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Dr. Samuel A. Abrash
Dr. Samuel A. Abrash
Associate Professor of Chemistry

Dr. Abrash uses computational chemistry to study two widely different problems. One of these is the structure and reactivity of fine particulate matter, a particularly dangerous and ubiquitous form of air pollution. This fine PM is composed of tiny liquid droplets, and is closely related to acid rain. We are studying model systems containing small clusters of water with various components of polluted air, including nitric acid and nitrates, sulfuric acid and sulfates, ozone, hydrocarbons, and partially oxidized hydrocarbons. The computational methods we use can predict the structures of these complexes and any transformations that might be catalyzed by these clusters.

The second project is to study reactions that take place in deep space. These studies help to investigate two long standing questions in space chemisty. First, what are the chemical species responsible for the diffuse interstallar bands and for the unidentified IR bands. These spectral features have been known for almost a century, but the molecules responsible for them have not yet been identified. Second, even though interstellar space is diffuse, with very few atoms, and is hostile, with many high energy photons and particles, it is thought that the bulk of the carbon in interstellar space is in the form of large molecules. It is not well understood how these molecules are formed under these hostile circumstances. We collaborate with M. Samy El-Shall at VCU to investigate these questions. Professor El-Shall does experiments, and we do theory, using the above mentioned computational chemistry approaches, to understand the rates and products of ion-molecule reactions that might be responsible for the formation of these unknown species.


Cailin Delaney, Stephanie Smith, Philip Eskew, Cindy Silvester, Leigh Jason, and Samuel A. Abrash, "Photochemistry of HI-Allene Complexes in Argon Matrices", Poster Presented, Gordon Conference on Physics and Chemistry of Weakly Bound Complexes, Bates College, Lewiston, Maine, July 20-25, 2003.

Samuel A. Abrash, "Anomalies in the Photochemistry of Weakly Bound Complexes," Invited Lecture, Department of Chemistry, Old Dominion University, Norfolk, VA, October 18, 2002.

Samuel A. Abrash, "Things to Do and Places to G  Becoming a Professor at a PUI", Invited Lecture, Semiannual Meeting American Chemical Society, Boston, Massachusetts, August 17-22, 2002.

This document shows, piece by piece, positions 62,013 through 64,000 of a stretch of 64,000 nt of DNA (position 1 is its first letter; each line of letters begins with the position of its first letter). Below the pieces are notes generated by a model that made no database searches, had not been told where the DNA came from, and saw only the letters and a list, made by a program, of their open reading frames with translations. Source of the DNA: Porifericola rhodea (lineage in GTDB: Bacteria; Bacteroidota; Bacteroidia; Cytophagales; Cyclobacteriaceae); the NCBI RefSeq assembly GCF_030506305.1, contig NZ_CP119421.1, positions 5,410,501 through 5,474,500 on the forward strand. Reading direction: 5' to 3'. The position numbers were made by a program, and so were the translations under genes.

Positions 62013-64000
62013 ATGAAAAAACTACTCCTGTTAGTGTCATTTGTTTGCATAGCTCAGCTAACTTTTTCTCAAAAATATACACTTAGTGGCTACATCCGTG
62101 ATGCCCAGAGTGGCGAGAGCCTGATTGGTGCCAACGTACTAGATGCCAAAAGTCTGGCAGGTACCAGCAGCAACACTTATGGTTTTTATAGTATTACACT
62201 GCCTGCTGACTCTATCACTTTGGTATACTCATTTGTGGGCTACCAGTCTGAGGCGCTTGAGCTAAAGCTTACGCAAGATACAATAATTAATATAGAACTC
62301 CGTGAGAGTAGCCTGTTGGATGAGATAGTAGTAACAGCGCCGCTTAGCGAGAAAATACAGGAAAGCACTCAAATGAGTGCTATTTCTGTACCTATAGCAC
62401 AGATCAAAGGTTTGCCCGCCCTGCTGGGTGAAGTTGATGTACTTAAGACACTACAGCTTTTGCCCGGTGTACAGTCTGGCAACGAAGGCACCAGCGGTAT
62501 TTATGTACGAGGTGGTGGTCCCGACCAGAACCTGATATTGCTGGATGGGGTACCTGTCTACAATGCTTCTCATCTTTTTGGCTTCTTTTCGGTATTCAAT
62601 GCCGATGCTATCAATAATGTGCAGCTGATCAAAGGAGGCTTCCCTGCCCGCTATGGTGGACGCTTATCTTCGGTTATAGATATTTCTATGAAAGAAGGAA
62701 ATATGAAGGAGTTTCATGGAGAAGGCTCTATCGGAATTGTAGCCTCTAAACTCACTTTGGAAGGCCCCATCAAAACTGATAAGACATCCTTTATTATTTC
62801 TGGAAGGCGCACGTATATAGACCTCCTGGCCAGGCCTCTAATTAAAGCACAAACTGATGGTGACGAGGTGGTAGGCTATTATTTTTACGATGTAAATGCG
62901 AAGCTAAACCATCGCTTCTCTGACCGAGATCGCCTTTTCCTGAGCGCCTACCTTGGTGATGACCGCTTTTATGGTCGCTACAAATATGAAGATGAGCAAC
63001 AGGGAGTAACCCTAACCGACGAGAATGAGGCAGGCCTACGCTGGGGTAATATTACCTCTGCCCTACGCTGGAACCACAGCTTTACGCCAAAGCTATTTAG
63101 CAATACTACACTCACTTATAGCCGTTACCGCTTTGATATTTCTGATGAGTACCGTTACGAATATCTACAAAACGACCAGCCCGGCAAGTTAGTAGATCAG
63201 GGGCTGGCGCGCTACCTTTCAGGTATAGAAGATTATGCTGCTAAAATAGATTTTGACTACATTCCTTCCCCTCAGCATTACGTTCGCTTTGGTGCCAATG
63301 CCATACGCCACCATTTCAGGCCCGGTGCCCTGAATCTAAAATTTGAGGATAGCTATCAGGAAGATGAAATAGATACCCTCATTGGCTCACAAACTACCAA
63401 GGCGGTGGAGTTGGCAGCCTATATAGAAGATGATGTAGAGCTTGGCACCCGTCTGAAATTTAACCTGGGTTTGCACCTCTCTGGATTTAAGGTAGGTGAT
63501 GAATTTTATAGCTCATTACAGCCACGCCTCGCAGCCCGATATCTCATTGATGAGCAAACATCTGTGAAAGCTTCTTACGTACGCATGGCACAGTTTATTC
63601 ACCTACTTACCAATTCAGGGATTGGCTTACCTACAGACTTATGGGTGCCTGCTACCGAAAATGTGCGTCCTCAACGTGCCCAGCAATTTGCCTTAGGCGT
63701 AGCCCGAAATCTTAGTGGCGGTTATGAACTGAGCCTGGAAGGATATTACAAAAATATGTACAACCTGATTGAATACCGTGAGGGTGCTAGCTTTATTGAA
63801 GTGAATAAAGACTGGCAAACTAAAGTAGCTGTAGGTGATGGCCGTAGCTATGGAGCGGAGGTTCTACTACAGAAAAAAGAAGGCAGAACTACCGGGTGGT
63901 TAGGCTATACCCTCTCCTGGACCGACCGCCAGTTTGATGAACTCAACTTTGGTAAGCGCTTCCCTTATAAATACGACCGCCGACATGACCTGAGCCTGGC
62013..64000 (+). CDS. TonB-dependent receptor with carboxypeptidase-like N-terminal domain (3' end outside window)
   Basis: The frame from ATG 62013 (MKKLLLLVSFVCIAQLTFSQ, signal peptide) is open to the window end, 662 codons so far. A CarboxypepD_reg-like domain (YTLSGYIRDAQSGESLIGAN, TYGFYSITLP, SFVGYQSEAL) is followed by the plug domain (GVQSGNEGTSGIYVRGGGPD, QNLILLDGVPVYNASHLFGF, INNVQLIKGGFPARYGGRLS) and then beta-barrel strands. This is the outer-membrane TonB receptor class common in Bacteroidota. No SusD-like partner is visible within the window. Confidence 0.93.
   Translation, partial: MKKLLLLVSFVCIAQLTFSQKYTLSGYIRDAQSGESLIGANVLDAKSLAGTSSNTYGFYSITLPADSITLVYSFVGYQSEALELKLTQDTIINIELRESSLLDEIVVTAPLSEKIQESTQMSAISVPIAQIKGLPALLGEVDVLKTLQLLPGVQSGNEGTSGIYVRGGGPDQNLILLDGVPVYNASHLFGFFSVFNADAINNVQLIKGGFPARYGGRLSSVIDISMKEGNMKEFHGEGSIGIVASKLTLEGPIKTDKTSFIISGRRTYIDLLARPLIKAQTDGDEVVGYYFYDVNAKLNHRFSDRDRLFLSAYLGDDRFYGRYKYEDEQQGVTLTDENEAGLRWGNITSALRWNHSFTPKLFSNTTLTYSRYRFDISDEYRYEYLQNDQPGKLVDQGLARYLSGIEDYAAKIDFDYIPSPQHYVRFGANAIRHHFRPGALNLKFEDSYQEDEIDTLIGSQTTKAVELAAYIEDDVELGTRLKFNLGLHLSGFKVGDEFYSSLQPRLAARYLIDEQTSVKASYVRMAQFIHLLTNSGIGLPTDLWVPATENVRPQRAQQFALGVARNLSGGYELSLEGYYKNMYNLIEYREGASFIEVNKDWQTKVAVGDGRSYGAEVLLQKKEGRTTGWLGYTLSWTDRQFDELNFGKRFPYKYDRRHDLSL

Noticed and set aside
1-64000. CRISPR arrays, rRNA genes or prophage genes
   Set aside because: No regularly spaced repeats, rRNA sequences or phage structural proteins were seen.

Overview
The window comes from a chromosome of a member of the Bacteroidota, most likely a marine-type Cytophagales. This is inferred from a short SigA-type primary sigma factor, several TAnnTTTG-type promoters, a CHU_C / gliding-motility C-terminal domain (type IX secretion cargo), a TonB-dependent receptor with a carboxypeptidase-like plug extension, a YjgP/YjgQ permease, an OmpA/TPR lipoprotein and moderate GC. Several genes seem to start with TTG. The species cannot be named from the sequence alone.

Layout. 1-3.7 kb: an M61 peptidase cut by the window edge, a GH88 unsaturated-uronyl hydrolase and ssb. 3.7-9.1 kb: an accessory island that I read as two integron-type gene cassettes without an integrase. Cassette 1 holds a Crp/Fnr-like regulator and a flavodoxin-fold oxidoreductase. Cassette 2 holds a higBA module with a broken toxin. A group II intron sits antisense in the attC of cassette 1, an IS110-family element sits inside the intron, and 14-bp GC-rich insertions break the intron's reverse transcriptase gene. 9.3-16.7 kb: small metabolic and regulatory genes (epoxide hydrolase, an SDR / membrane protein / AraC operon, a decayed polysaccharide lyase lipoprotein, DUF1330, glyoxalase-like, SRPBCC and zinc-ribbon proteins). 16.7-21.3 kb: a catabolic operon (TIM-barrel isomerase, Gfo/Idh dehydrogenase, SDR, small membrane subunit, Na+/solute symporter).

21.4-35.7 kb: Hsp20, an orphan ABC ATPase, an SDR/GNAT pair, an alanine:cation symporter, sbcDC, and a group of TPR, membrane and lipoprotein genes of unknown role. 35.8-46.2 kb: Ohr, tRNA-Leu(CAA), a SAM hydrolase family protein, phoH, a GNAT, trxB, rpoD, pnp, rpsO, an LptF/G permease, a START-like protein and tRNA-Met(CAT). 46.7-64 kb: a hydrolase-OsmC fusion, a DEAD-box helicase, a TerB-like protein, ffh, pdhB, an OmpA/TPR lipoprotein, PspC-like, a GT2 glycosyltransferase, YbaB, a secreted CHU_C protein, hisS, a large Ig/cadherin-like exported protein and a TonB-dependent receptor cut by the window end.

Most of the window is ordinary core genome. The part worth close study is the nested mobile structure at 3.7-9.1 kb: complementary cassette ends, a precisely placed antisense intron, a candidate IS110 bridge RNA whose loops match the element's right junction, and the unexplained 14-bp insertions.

Samuel A. Abrash, Amy Burroughs, James E. Copenhafer, Ruth Daniels, Braden Giordano, Jannine Haberman, Charles. S. Vaughan and Kavitha Vedhanayakam, "Photochemistry of H2S-Acetylene and H2S-ethylene complexes in Argon Matrices.", Poster Presented, Gordon Research Conference on Molecular Electronic Spectroscopy and Dynamics, Salve Regina University, Newport, RI, 7/28/2002 - 8/2/2002.

Samuel A. Abrash. "So I've Got Tenure. Now What?", Workshop Organized, Bienial National Conference, Council on Undergraduate Research, New London, Connecticut, June 19-22, 2002.


R.K. Chaudhuri, K. F. Freed, S. A. Abrash, and D. M. Potts, "A critical comparison of theoretical and experimental electronic spectrum and potential energy curves of HF molecule and its positive and negative ions" J. Mol. Struct. (Theochem), 2001, 547, 83-96.

Samuel A. Abrash, "New Voices in Chemistry: Revitalizing Undergraduate Research", Chemical and Engineering News, March 26th, 2001, p. 118.

Nancy R. Forde, Laurie J. Butler and Samuel A. Abrash, "Electronic Accessibility of Dissociation Channels in an Amide:  N,N-Dimethylformamide Photodissociation at 193 nm" , J. Chem. Phys., 1999, 110, 8954.

Meredith E. Ebert, Samuel A. Abrash and Lionel M. Raff, "Theoretical Investigations of the Reaction Dynamics of Gas-Phase HBr + Acetylene Collisions." J. Phys. Chem. 1995, 99, 17691.

Paras M. Agrawal, Dan C. Sorescu, Lionel M. Raff and Samuel A. Abrash, "Theoretical Investigations of Vinyl Bromide Dissociation in Xe and Kr Matrices", J. Phys. Chem. 1995, 99, 14959

Ph.D., University of California, Berkeley
Contact Information
C-208 Gottwald Center for the Sciences
(804) 289-8248
(804) 287-1897 (Fax)
Areas of Expertise
Physical Chemistry
Theory and Photochemistry and dynamics of oriented complexes in low temperature crystals